Buried in the budget law signed by the President last December is the Expatriate Health Coverage Clarification Act of 2014. Known as EHCCA, this act exempts some expat coverage from several thorny Affordable Care Act-related requirements, and treats the coverage as adequate for both the individual and employer mandates, but only if the coverage meets several specific and potentially difficult requirements. The new rules and their potential accommodations apply to insurance contracts issued or renewed on or after July 1, 2015. (For more information, please see an earlier blog post.)
On the cusp of the law’s effective date, the IRS issued a notice indicating insurers and employers will be given more time to bring their expat plans into compliance with the new law. Until such time as the regulatory agencies (the IRS, Department of Labor and Health and Human Services) issue proposed regulations, the agencies will allow insurers and employers to use a reasonable good faith interpretation of the law.
Importantly, the reasonable good faith standard does not apply to:
• ACA tax reporting requirements (the so-called “Section 6055/6056 reporting rules” will apply to expat coverage beginning in calendar year 2015). However, the new law allows the IRS tax forms to be supplied electronically to the enrollee (expat) without consent, unless the enrollee explicitly refuses electronic delivery. In contrast, the standard ACA reporting rules only allow for electronic delivery to the employee if the recipient affirmatively consents.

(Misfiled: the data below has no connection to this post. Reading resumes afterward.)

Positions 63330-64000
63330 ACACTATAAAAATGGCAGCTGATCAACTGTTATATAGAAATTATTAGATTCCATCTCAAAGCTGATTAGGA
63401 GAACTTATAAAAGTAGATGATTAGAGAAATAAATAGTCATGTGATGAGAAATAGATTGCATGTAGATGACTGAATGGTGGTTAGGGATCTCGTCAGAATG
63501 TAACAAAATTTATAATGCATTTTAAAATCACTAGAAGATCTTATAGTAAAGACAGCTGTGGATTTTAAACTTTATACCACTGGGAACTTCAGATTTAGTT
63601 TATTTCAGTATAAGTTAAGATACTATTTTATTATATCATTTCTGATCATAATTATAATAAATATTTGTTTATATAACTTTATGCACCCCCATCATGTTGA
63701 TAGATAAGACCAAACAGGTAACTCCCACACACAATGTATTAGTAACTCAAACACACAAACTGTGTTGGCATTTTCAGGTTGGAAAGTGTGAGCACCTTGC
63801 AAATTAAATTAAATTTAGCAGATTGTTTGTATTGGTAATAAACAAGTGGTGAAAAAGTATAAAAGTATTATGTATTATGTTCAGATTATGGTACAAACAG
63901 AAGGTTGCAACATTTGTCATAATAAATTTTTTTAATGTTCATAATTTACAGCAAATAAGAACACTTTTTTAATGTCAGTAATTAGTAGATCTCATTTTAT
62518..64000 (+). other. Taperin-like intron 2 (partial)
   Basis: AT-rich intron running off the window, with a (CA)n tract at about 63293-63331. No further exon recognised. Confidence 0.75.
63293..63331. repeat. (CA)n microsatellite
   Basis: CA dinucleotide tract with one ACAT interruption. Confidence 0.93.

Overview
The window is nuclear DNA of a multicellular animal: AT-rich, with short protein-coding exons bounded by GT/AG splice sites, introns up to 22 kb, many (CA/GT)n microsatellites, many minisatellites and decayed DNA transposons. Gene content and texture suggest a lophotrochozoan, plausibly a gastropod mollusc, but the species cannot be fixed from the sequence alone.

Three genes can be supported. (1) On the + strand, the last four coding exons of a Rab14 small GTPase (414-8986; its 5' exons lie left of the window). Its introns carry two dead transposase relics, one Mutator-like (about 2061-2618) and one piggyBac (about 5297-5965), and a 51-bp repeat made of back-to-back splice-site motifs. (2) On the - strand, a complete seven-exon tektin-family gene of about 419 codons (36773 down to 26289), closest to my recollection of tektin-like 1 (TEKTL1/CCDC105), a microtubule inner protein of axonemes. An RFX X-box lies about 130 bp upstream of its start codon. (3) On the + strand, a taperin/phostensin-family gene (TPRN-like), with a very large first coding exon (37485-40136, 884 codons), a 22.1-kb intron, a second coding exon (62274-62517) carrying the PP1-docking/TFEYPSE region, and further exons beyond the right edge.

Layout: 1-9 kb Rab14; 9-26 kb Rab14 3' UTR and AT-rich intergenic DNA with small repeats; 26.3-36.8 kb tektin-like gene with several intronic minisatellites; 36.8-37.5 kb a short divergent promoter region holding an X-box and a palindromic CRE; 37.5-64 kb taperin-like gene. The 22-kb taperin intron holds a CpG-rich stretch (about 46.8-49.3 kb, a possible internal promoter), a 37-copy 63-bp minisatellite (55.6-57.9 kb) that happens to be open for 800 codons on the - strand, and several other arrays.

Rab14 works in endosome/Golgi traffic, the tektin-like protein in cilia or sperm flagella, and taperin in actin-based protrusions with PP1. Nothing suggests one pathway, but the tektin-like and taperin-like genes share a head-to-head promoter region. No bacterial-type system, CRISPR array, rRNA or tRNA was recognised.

• PCORI fee payment. Until further notice, the IRS has indicated that the PCORI fee won’t apply if the plan or policy is designed and issued specifically to cover primarily employees a) who are working and residing outside the United States, or b) who are not citizens or residents of the United States but who are assigned to work in the United States for a specific and temporary purpose or who work in the United States for no more than six months of the policy year or plan year.
The latest IRS notice applies to insurance contracts issued or renewed on or after July 1, 2015. The IRS also invites comments on the new law in advance of the agencies’ issuance of proposed regulations.